Japan’s shaky banking system suffered a new blow Monday when Moody’s Investors Service Inc. gave 50 major Japanese banks some of the lowest ratings in the industrialized world under a new scoring system designed to assess the financial strength of individual institutions.
Under the new system, which rates banks from A (exceptional intrinsic financial strength) to E (very weak intrinsic strength), Moody’s gave E or E+ ratings to 10 of the 50 Japanese banks.
No Japanese bank got an A, and only one--Shizuoka Bank, a regional institution--got a B (strong intrinsic financial strength), while the average rating for the 50 was D (adequate strength). Even some of the most highly regarded Japanese banks, such as Mitsubishi Bank, Bank of Tokyo and Sanwa Bank, got C+ (good strength).
The ratings reflect a harsh assessment of Japan’s once-mighty financial system in comparison to other countries. Moody’s has already issued ratings of banks in 18 other nations under the new system. The only banks to get E’s in that round were two Brazilian banks and one Finnish bank.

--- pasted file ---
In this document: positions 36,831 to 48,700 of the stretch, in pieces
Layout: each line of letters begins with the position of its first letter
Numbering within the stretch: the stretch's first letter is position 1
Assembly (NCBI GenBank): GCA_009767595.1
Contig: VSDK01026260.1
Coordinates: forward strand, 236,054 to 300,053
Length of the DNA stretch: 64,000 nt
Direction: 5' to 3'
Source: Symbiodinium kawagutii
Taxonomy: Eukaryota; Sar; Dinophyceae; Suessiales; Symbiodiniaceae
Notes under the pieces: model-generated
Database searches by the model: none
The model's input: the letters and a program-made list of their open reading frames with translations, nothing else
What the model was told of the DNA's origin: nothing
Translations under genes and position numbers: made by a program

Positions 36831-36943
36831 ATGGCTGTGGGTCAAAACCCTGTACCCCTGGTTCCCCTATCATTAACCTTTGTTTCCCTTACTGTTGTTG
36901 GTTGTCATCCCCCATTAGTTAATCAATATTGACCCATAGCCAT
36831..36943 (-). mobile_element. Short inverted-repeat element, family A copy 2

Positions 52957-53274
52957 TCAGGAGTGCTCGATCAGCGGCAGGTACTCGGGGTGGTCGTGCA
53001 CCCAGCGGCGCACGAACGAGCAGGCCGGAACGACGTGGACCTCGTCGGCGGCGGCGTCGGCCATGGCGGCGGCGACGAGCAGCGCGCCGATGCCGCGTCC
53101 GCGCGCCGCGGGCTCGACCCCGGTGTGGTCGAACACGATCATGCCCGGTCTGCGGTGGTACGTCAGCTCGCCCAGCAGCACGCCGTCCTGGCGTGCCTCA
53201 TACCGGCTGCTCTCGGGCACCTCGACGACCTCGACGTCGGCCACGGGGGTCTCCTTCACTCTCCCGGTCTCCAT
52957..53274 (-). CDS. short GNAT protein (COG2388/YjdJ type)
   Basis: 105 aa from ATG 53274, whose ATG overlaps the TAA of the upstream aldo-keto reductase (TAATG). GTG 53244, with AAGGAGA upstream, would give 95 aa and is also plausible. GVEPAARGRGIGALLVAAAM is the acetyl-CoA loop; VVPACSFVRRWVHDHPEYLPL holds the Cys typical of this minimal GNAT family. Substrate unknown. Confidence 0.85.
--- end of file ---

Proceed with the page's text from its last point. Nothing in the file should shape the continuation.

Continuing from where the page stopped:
“How embarrassing,” said Alicia Ogawa, a banking analyst at the Tokyo office of Salomon Bros. Inc. “Only two Brazilian banks get E’s and 10 Japanese banks do. This is going to put a lot of pressure on banks in general and the Ministry of Finance in particular to try to better themselves.”
The new ratings aren’t expected to have a significant effect on the willingness of foreign banks to extend credit lines to major Japanese institutions. That’s because the ratings assess the strength of banks without regard to the prospect of a government bailout, and foreign lenders know that the Finance Ministry has explicitly vowed to prevent failures at Japanese banks for at least the next five years.
Indeed, Moody’s stressed that its new system is intended only to complement, not replace, its existing ratings, which include assumptions about the capacity and willingness of governments to provide support.